Published on August 23rd, 2013 | by Charu Suri4
World’s First Benjamin Franklin Museum Opens in Philadelphia
When I was a child, I loved the idea of earning any money that I could, and the $100 bill always seemed elusive to me. And so I grew up thinking that Benjamin Franklin must be some sort of demigod, with his face all over perhaps the most unattainable version of the dollar.
Today, Benjamin Franklin is widely renowned for not only being one of America’s Founding Fathers, but also for being one of the world’s most famous tinkerers. As someone who couldn’t simply sit still, Franklin was a private citizen, the first U.S. Postmaster General, statesman, diplomat, inventor, philosopher and most importantly an emblem of perseverance.
Born in 1706 in Boston to a soap and candle maker, Franklin and attended the Boston Latin School. He would have 17 children (almost as many as famed composer Johann Sebastian Bach) and worked in his father’s trade as a candle maker before he decided that wicks and tallow did not stir his unbridled creativity and imagination. The turning point in his career came when his father Josiah sent Franklin as an intern to his brother James’ print shop, and he furthered his love for printing when he moved to Philadelphia. Franklin was a modern-day Bill Gates: a philanthropist, visionary, political activist.
Above: “Benjamin Franklin” walks to the museum’s entrance
A constant innovator, Franklin gave the world the first bifocal spectacles, furthered our understanding of electricity (most kids will remember never to fly a kite attached to a key during a thunderstorm), a map of the Gulf Stream, swim fins that one could wear on the hand rather than the feet, a mechanized glass armonica, his own version of the odometer, and more. He did not however invent Daylight Savings Time, contrary to popular belief.
To honor the inventor, the world’s first Benjamin Franklin Museum opens in Philadelphia on Saturday August 24th, so that visitors can take a deeper visual delve into all aspects of the inventor’s life. The museum is built on Franklin Court, right next to where Franklin lived in the mid -1700s, and it was an underground version originally built for the 1976 Bicentennial celebration. There are so many buildings named after Franklin that it would be a laundry list detailing them all, but Philadelphia is the place to look at Ben’s footsteps. From the public art that he inspired like the Bolt of Lightning to the Franklin Institute, Philadelphia is completely Ben’s city.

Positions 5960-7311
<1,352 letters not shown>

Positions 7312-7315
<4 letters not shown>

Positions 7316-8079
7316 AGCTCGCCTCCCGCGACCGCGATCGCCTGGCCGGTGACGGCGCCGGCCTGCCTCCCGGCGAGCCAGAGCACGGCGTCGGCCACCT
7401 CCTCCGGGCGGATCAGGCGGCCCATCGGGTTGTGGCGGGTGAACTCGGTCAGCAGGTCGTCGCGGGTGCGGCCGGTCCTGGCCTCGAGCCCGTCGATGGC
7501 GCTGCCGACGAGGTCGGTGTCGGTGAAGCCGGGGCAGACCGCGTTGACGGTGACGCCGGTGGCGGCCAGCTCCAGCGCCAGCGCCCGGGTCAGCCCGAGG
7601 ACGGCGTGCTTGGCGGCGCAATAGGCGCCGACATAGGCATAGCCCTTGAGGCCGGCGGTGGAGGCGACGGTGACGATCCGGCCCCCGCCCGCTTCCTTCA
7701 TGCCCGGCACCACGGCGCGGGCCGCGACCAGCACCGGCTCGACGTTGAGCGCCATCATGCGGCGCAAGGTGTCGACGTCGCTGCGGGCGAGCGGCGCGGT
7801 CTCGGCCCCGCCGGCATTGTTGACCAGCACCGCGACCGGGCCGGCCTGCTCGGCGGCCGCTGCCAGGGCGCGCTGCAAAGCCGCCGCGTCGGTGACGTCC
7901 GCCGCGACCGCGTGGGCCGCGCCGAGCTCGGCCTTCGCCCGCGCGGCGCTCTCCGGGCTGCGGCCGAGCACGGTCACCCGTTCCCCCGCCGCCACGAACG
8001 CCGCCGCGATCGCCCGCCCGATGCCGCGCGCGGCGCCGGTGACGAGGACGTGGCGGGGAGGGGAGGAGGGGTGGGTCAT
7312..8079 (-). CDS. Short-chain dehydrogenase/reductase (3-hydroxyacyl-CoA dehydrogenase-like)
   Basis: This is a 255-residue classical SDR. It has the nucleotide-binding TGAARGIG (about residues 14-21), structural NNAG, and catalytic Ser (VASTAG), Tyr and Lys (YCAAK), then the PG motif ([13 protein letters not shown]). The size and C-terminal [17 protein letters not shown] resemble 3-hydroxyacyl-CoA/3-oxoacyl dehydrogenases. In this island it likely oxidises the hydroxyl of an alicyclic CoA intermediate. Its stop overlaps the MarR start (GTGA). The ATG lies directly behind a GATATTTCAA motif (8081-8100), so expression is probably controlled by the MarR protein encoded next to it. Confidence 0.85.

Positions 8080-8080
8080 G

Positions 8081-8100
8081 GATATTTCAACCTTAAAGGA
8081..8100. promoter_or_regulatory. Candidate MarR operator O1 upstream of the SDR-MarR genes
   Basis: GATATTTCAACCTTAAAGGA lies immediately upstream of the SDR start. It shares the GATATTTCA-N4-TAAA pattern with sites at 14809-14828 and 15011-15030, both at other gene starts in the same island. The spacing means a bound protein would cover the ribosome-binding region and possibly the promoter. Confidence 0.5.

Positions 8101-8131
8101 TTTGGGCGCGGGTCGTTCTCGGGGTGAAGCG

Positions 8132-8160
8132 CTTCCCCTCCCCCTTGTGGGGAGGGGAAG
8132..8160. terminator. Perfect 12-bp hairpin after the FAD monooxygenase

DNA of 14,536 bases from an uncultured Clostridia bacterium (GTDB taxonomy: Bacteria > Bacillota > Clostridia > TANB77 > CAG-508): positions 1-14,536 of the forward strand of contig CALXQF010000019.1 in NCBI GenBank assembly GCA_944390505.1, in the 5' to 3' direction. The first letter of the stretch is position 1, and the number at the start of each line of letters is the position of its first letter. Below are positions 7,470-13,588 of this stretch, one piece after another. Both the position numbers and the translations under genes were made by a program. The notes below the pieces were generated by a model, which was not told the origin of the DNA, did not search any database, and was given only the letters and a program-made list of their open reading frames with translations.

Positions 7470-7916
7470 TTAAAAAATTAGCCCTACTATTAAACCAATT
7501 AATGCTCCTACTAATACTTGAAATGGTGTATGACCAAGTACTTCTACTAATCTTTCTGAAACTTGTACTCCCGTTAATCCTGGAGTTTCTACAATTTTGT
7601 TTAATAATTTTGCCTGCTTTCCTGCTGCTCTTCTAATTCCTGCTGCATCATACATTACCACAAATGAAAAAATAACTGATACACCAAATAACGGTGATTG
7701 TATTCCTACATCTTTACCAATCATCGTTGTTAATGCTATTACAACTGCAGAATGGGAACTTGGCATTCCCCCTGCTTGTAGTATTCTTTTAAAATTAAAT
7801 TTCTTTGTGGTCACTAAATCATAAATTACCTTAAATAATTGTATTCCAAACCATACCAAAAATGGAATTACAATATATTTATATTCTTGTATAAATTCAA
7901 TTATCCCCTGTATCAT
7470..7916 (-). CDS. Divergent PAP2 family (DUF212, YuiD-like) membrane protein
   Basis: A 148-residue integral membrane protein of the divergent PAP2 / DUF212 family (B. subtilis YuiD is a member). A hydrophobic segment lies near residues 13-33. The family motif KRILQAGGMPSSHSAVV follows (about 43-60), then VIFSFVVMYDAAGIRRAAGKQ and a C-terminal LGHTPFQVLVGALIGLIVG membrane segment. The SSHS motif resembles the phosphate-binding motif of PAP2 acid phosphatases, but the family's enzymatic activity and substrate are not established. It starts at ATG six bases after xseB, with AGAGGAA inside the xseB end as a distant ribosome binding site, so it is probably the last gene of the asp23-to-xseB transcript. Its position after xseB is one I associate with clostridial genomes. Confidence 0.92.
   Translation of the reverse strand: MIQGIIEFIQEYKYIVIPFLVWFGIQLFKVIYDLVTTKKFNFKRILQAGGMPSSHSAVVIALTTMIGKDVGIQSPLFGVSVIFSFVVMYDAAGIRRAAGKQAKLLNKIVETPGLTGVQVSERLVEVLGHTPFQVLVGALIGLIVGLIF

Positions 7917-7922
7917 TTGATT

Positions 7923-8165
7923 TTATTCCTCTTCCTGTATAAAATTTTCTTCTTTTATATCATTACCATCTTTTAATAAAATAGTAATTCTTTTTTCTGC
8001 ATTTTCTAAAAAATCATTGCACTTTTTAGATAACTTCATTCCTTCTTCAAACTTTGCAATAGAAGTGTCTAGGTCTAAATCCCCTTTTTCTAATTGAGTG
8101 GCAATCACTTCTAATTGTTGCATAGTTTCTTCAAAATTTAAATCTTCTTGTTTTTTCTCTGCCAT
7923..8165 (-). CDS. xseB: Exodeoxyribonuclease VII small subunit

All photos by R. Kennedy for GPTMC
A Philadelphia museum dedicated to Franklin makes complete sense: his watermark and legacy are everywhere. It itself offers hands-on experiences to children and adults with personal artifacts, computer animations, and interactive displays. Kids especially will love to learn about the various roles Franklin filled during this jam-packed lifetime schedule, including his work as a printer, scientist, diplomat and founder of civic institutions.
The museum will be open year-round from 9:00 am – 5:00pm. Admission is $5 for adults and $2 for kids aged 16 and under. For those who want to walk in the footsteps of the visionary giant, Visit Philly has prepared a handy itinerary here. After you visit the museum, you can soak in Franklin’s legacy and follow his throughout the Philadephia area to visit a few landmarks you may know and love:
Independence Hall: This is where Franklin signed the Declaration of Independence and was one of the framers of the Constitution. His stomping grounds were on Chestnut Street between 5th and 6th Streets. (215) 965-2305
Franklin Court: This houses Franklin’s home and also the printing office of his grandson. As a nod to Franklin’s Postmaster General vocation, you’ll find a post office there as well. 314-322 Market Street, (215) 965-2305
At the post office you can get postcards hand-stamped just as one would have when Franklin was the first postmaster. How cool is that?
Christ Church: Franklin sat in pew 70 and worshiped at this church, and had his children baptized here. If all his accomplishments were not enough, he supervised the lotteries that financed the Church’s tower and steeple. Talk about multitasking! The church is located on 2nd & Market Street.
Bartram’s Garden: John and William Bartram, both American naturalists renowed for their botanical drawings gathered a lot of plant specimens, and Franklin supported their endeavors in this impressive garden. Relax and read a book here and gaze at the floral splendor. The Franklinia alatamaha tree was planted in honor of Franklin. 54th Street & Lindbergh Boulevard, (215) 729-5281
Free Quaker Meeting House: Although a devout Christian, Franklin permitted people to worship as they wished, and this house was one of the houses of worship that was possible because of Franklin’s financial support. 5th & Arch Streets, (215) 965-2305
Carpenter’s Hall: This is the site of the First Continental Congress and once the home of Franklin’s Library Company and the American Philosophical Society. 320 Chestnut Street, (215) 925-0167
Benjamin Franklin Museum
317 Chestnut Street
Philadelphia, PA 19106